Women's Shoes for Diabetes
Features and Benefits of Diabetic Shoes for Women
Start your search for footwear with a wide toe box. This will help prevent painful pressure that leads to problems like hammer toes, bunions and more. The extra room will also soothe sensitive toes and help keep painful friction at bay. This extra space is a crucial feature of the best women’s shoes for diabetics with neuropathy, as pressure is one of the main risk factors for Morton’s neuroma and other types of nerve pain.
Diabetics often have sensitive feet, which makes walking or standing on hard surfaces like concrete even worse than normal. Look for shoes like KURUs that feature deep heel cups for extra protection, ample arch support for a more natural gait, and complete cushion for your entire sole. Show Less
The CODA Collection
Built-in KURU tech provides adaptive heel cushioning and superior arch support for your comfiest sandals yet.
|S||5 - 8.5||6 - 7|
|M||9 - 11.5||7.5 - 10|
|L||12||10.5 - 12|
|XL||12.5 - 14|
|S||35 - 39||2.5 - 6||21.5 - 25|
|M||40 - 43||6.5 - 9||25.5 - 25|
|L||44 - 46||9.5 - 11||28.5 - 30|
|XL||46.5 - 48||11.5 - 13||30.5 - 32|
Understanding “FIT” notes:
ALL KURU shoes are sold in US sizing. IF the “FIT” note says “1/2 size small”, you should purchase a 1/2 size larger than your normal size (e.g if wear an 8, purchase an 8.5). If the note says “1/2 size big," then purchase a 1/2 size smaller than your normal size.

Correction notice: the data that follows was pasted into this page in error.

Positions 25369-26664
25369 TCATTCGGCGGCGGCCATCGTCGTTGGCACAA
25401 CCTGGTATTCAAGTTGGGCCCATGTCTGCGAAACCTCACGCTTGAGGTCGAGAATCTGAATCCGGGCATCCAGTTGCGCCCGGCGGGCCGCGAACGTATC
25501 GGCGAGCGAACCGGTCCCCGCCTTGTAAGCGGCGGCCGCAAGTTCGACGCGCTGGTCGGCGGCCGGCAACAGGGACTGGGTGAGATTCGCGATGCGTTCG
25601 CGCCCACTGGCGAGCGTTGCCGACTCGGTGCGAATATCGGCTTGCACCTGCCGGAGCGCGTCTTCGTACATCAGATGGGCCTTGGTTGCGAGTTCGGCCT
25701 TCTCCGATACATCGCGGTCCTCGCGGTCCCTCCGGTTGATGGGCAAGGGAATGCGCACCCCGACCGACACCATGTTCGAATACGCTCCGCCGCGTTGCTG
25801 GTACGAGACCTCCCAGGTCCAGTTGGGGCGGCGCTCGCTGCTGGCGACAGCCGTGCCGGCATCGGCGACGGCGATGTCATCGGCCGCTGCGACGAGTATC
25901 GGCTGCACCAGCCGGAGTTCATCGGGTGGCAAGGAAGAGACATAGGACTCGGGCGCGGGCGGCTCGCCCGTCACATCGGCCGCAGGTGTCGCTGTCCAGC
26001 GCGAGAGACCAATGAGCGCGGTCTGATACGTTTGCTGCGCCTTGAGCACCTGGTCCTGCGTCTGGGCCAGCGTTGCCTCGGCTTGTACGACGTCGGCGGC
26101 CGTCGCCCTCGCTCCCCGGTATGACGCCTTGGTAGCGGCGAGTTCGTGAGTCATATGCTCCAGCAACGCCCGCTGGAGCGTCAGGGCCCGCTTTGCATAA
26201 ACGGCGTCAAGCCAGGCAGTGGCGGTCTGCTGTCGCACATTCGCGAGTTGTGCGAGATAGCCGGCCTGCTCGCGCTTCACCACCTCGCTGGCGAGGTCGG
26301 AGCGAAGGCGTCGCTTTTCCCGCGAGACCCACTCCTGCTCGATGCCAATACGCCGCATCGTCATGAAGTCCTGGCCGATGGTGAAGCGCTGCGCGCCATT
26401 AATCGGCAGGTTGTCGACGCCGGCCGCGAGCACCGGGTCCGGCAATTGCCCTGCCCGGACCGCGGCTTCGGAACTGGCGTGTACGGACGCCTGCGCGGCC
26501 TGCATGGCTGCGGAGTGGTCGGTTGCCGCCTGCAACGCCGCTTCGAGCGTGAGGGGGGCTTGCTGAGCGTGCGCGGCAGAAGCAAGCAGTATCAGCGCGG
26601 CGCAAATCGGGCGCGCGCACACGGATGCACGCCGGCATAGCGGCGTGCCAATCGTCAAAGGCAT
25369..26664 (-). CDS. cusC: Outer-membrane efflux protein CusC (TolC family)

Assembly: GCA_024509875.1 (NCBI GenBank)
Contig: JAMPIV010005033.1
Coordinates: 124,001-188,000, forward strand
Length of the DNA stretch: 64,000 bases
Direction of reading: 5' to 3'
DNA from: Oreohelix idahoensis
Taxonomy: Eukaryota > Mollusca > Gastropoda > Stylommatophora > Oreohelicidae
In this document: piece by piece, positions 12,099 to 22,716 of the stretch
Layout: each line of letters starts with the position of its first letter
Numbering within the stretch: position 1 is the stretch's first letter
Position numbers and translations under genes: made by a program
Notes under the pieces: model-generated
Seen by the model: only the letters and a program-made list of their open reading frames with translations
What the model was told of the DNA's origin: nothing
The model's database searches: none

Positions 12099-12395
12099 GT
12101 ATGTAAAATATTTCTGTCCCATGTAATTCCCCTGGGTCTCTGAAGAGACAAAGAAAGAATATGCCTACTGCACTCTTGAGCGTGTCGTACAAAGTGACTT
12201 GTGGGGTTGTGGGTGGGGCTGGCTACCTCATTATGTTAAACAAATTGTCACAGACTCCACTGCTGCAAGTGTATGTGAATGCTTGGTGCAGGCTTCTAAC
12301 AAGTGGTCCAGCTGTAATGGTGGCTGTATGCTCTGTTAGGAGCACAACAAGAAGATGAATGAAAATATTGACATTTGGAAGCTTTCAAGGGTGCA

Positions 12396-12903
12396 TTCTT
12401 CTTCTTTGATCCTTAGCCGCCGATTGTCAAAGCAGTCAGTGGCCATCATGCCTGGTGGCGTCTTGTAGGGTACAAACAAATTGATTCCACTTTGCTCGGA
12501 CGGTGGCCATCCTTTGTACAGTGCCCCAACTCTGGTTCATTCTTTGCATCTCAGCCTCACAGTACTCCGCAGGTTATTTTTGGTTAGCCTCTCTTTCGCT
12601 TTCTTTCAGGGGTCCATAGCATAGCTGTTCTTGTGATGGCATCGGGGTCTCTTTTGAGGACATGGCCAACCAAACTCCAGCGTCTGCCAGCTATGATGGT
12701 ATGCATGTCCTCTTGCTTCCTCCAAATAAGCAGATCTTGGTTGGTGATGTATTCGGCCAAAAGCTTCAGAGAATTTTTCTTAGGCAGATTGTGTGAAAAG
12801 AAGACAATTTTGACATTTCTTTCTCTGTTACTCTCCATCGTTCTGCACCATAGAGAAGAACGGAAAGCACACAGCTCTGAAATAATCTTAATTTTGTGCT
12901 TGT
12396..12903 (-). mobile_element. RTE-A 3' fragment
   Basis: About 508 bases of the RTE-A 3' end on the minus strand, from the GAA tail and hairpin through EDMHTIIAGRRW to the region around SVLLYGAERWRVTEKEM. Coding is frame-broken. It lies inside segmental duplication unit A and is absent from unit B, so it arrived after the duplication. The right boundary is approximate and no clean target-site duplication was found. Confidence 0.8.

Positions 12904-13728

Common Causes of Diabetes in Women
Diabetes occurs when your body doesn’t make enough insulin or is unable to use the insulin it makes properly. This leads to glucose build up and high blood sugar levels. Type 1 diabetes is usually a genetic condition (though environmental factors may play a role), and in this kind of diabetes your immune system targets insulin and destroys it. Type 2 is the more common form of diabetes. While genetics also play a role, lifestyle factors like your weight and level of physical activity are often a major component with type 2 diabetes.
Gestational diabetes is diagnosed during pregnancy. Generally blood sugar levels return to normal after delivery, but those with gestational diabetes are at a greater risk for type 2 diabetes down the road.
Effective Ways To Manage and Treat Diabetes
Your doctor is the best person to discuss treatment of your diabetes with, and some forms of diabetes are reversible.
Fortunately there are things you can do to manage the pain and discomfort that diabetes causes for your feet. Getting regular exercise can improve circulation and help prevent further nerve damage. Stretches and exercises that strengthen your feet can also help reduce your risk for many common foot problems.
The right shoes can relieve pain and help you stay active. Choose shoes like KURUs that feature ample arch support, deep heel cups for extra protection, and complete cushion along the full length of your sole. You’ll also want a wide toe box to spare sensitive toes and to help prevent problems like hammer toes and bunions.